Objectives: Difficulties recalling specific events from one's autobiographical past have been associated with a range of emotional disorders. We present the first examination of whether diagnoses of depression or individual differences in depression severity explain the most variance in autobiographical memory specificity. We also examine the contribution of other key cognitive factors associated with reduced memory specificity – rumination and verbal fluency – to these effects. Methods: Participants with (n = 21) and without (n = 25) major depressive disorder completed self-report measures of depression severity (Beck Depression Inventory version II; BDI-II) and ruminative tendency (Ruminative Response Scale), a measure of verbal fluency, and the Autobiographical Memory Test (AMT) to assess memory specificity. Results: People diagnosed with depression recalled significantly fewer specific memories in the AMT relative to healthy controls. In a linear regression, diagnostic status explained a significant amount of unique variance in specificity whereas BDI-II scores did not. Diagnostic group differences in verbal fluency also explained a significant amount of variance in specificity. Conclusions: Our findings extend our understanding of the mechanisms involved in reduced memory specificity but future research must explore the causal contribution of weak executive functioning to reduced memory specificity. Practitioners points: Diagnoses of depression were associated with problems recalling specific events from one's past. Problems with memory specificity amongst depressed people were associated with executive functioning difficulties. Problems with specificity were not associated with individual differences in depression severity or ruminative tendencies.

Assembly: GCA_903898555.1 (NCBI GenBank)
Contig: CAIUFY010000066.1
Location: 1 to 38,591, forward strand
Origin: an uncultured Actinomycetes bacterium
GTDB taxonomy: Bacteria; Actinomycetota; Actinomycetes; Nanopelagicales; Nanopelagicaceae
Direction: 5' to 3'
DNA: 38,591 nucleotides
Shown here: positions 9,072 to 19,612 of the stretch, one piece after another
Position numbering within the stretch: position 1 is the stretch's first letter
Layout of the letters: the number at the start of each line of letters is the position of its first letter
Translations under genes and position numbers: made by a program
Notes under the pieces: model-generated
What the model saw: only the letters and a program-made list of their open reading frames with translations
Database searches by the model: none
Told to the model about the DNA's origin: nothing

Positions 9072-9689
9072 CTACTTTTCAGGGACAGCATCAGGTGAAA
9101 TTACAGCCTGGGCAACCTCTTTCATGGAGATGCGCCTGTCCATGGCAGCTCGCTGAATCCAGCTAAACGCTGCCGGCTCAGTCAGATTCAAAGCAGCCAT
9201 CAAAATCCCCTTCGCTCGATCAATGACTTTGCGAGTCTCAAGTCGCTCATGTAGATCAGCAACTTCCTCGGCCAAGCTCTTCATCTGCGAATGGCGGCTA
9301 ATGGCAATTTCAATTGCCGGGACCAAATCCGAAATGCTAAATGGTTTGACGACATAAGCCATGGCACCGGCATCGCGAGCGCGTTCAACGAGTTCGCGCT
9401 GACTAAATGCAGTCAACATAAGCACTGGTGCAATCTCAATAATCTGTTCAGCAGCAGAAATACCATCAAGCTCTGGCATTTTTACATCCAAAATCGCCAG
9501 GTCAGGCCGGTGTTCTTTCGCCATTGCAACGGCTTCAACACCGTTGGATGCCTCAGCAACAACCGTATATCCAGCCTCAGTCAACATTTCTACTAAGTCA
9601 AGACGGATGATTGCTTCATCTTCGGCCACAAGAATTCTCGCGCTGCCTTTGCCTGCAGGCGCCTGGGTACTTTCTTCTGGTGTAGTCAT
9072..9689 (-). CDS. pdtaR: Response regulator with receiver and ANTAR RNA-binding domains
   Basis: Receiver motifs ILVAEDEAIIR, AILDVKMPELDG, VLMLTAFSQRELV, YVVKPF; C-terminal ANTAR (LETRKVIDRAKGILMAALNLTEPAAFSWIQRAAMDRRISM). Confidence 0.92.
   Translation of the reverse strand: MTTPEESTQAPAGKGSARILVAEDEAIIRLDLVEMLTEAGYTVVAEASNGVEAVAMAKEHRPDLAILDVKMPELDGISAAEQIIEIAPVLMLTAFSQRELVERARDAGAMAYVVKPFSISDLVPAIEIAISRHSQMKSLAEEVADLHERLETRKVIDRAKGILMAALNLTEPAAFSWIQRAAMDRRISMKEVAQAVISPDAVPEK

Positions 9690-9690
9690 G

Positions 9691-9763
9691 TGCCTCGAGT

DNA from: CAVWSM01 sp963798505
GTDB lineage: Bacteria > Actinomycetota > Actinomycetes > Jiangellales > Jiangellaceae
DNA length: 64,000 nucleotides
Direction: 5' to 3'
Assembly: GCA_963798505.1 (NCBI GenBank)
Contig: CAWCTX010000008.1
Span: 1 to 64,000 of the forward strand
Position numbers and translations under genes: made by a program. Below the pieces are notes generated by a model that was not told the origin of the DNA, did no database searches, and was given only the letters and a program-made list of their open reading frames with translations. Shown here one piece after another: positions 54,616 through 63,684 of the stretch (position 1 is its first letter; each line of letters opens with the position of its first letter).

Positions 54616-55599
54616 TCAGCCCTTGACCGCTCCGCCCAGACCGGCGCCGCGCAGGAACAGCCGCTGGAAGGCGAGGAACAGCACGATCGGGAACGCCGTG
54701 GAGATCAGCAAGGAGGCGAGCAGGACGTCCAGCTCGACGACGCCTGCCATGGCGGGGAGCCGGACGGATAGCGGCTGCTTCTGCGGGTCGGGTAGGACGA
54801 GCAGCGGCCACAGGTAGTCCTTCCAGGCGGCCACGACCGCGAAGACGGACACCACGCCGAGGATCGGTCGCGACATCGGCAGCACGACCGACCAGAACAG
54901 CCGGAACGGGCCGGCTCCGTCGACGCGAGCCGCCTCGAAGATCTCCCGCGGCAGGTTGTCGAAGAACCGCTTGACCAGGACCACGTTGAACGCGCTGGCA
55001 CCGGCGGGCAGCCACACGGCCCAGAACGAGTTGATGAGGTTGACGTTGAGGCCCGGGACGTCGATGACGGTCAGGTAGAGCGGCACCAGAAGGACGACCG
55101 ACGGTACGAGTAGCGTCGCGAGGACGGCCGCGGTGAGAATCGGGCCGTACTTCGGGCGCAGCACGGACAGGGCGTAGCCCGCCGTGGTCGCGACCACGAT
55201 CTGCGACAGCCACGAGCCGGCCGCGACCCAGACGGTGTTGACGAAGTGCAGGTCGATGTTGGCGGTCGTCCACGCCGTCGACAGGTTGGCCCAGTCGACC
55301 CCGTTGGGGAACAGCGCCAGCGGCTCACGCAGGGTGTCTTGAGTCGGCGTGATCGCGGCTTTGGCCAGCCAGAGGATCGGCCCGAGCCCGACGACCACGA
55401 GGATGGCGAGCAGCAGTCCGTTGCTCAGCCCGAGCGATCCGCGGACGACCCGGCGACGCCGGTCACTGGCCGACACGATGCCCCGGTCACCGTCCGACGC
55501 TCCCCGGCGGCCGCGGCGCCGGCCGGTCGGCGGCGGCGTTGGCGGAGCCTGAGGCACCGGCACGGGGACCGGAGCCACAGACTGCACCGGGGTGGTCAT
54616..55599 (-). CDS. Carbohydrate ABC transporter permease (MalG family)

- post-traumatic stress disorder
ASJC Scopus subject areas
- Clinical Psychology